US 702743 A
Description (OCR text may contain errors)
Pat'ehted June I7, I902.
J. C. -PBATT. BICYCLE CONSTRUCTION.
(Appiicafion'filed my 7, 1901.
, 3 SheetsSheet 2.
: ha": NORRIS warms co; morau'ma, a uumarom u g P tented June 17, I902.
'c. .PRA -T'. BwYcLE CONSTRUCTION. pplication filed ma 7, 1901.
3 Sheets-$heet "3.
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UNITED STATES PATENT OFFI E.
JOHN C. PRATT, ,QFHARTFQRD,CONNECTICUT, ASSIGNOR/ F ONE-HALF TO ABTHURL. FOSTER, or HARTFORD, CONNECTICUT.
- BI Y E CONSTRUCTION.
SPECIFICATION forming part of Letters Patent No. 702,743, dated June 17, 1902.
Application filed May 7, 1901.
T0 at whom it mz'ty concern: a
Be it known that I, JOHN (lPRATT, a citizen of the United States of America, residing at Hartford, in'the county of Hartford and State of Connecticut, have invented new and useful Improvements'in BicycleOonstructions, of which the following is a' specification'.
This invention relates-tobicycles;and the object thereof is to provide an improved construction of pump for inflating the tires, a part of the frame of the machine constituting the body of the pump, a further object of the invention beingtoso constructthepump parts as to adapt them to bestowed away in that part of the frame which constitutes the body of the pump and to provide meanslfor holding them in said frame part when the bicycle is in use, a still further object being to construct certain of the pump parts to receive tools necessary to the bicycle.-
The invention consists in' the construction described inthe following specification and clearly pointed .out in the claims.
In the drawings forming part ofthis specification, Figures 1 and 1 represent'apart of the frame of a bicycle to which my invention is applied, Fig. 1 representing theupperpart ofthe frame and Fig. 1 the lowerpart. Fig.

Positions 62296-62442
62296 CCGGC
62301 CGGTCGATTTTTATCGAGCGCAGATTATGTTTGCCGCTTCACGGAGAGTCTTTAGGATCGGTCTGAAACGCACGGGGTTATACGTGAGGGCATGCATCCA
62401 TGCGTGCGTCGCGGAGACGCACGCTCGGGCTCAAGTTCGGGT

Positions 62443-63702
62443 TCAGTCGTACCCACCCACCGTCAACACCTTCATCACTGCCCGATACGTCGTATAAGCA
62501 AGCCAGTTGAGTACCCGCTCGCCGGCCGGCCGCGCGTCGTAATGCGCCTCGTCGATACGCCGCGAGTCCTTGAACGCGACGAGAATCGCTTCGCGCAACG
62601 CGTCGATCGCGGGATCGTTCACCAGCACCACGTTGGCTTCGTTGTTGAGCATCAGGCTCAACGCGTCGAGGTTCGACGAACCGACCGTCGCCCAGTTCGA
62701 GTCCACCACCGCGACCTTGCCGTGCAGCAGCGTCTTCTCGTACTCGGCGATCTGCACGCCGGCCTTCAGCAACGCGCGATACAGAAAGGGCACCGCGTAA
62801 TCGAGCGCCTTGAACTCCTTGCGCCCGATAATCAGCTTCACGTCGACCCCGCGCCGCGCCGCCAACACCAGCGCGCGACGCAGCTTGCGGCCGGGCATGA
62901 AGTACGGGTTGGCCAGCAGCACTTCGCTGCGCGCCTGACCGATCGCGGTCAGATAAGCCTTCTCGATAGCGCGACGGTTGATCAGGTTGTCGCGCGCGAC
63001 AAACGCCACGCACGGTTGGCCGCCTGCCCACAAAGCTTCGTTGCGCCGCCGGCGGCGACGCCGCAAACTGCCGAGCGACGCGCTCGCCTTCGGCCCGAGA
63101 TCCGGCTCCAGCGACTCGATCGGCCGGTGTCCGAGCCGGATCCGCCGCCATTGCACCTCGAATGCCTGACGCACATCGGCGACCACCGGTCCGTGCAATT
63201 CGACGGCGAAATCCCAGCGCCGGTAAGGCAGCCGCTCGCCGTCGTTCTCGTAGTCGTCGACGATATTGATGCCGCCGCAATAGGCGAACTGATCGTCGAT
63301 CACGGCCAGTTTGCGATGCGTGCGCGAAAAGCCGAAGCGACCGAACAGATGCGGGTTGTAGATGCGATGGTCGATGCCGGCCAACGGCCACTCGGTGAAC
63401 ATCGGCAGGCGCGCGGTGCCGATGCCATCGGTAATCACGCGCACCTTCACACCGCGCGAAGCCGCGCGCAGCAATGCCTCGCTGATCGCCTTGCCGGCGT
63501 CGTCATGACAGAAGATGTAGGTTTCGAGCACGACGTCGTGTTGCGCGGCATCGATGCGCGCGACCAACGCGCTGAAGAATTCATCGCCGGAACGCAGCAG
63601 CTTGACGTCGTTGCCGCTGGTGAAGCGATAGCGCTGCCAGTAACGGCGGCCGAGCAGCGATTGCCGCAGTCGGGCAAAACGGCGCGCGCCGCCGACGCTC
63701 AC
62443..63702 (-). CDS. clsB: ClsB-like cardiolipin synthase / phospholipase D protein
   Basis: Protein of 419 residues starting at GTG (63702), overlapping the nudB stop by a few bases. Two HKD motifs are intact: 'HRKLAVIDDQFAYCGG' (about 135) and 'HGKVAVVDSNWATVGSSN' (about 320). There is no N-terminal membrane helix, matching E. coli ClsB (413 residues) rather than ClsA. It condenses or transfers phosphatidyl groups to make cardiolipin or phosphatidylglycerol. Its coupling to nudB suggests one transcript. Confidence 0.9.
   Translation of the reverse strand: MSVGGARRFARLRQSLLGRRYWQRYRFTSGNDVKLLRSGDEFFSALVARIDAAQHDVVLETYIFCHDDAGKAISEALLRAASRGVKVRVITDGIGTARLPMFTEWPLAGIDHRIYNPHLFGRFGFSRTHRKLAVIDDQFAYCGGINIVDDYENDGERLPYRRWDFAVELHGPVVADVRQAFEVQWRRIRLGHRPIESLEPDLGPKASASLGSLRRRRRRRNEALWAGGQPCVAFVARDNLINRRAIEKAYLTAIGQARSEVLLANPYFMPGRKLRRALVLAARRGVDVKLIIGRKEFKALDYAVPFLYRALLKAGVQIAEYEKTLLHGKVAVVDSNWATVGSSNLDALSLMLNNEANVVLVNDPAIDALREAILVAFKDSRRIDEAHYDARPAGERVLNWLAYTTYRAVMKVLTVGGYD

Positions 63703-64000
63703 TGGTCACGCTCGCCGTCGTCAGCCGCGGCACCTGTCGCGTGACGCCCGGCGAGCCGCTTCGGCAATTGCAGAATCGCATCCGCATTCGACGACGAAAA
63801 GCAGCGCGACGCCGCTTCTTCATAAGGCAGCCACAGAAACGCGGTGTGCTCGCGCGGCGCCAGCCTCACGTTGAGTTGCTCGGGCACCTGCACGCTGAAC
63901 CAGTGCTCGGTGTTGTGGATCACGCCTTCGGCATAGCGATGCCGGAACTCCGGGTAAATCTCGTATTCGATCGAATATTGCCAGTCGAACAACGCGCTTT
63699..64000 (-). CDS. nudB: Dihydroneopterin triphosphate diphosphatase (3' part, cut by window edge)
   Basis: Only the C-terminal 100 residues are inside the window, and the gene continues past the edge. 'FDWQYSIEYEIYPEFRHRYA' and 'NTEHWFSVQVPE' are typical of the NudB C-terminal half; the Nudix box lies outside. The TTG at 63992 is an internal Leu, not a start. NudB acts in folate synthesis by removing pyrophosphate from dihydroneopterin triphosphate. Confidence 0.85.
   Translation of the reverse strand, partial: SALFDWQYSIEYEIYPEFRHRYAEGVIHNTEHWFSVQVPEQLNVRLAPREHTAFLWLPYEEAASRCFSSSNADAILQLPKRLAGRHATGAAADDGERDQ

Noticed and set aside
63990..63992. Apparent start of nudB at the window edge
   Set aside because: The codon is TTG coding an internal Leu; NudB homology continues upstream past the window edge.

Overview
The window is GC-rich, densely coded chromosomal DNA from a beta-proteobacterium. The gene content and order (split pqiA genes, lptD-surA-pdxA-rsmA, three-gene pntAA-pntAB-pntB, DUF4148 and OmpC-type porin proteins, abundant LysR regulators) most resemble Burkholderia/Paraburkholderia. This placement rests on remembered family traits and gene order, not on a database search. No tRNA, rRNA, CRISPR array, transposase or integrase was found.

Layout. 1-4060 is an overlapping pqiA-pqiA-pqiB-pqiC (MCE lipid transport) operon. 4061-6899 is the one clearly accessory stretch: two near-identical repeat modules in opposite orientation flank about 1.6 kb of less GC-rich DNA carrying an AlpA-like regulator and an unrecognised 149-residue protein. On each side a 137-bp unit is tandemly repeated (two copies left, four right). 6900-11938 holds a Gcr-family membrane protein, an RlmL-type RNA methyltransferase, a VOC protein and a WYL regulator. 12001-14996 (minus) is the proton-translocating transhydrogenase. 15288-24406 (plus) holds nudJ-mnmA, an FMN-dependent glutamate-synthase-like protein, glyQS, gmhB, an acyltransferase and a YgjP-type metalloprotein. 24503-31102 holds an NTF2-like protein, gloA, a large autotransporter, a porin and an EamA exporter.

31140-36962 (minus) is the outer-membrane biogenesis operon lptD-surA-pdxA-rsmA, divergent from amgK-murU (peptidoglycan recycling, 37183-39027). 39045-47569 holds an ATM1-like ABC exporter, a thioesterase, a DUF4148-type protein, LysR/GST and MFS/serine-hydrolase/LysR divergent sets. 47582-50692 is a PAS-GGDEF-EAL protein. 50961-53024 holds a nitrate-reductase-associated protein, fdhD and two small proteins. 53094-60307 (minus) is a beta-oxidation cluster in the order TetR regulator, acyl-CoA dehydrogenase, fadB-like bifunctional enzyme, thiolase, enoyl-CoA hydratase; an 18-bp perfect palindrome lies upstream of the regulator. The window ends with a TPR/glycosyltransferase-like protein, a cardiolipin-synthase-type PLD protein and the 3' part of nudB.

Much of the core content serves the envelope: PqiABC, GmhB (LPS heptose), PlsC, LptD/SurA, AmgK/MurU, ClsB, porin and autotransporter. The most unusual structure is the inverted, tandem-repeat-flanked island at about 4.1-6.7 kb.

. 2 is a detached view of a par'tofFig; 1 showing the parts in anotherposition. *Figf3 is a detached view of the parts shown in Fig. .2 in their separated relations. v view and sectional elevationof fixed annular partitions in the frame. Fig. 5is a pers'pec tive view of'a latch on the saddle-har ot the seat-post. Fig. 6 is aside elevation'of part of a'bicycleon-a somewhat-smaller scale,
partly in section, showing the parts in ad-it"-' ferent position to that shown in-Figs. land 1*. Fig. 7 is'a sectional elevation of a part of the frame shown in Fig. 6, showing some of the parts separated from the others.-" Fig.
8 is a sectional elevation of a modified con-" -In carrying out my invention the'se'at-post brace a of the frame of the bicycle constitutes the body of the pump. The lower end of this brace when it is joined to the crank-hanger Serial No. 59,097- (No model.)
crank-hanger, as shown in Figs. 1 and 6,.
and up into the end of the front diagonal brace, (indicated by g.) The buffer dis pro-'- vided with an aperture'registering with that of the cup-shaped piece 0. At a point near the crank-hanger b thet'ube .f enters and is secured to 'a cylindrical case it, (shown in Figs. 1, 2, and'3,) within which is located a tubular casingt, in whichisaspring-actuated plunger t adapted to close the hole 3' in the brace g, through which connection is made with the said case it by the-usual flexible tube k, which leads to the valve-Z in the wheel-rim m, which valve is of the usual construction. This tube is shown in Fig. 6 in full lines leading to the rear wheel andin dotted lines showing it leading over to the front wheel.
The rod of the pump-piston e-i s composed of three parts, viz: First, that part to which the piston-head is attached, (indicated by 01;) second, that part which fitsover the upper end thereof telescopically,(indicated by 0,) and, third, the handle part,'w-hich screws into the end of the part 0, which is indicated by p,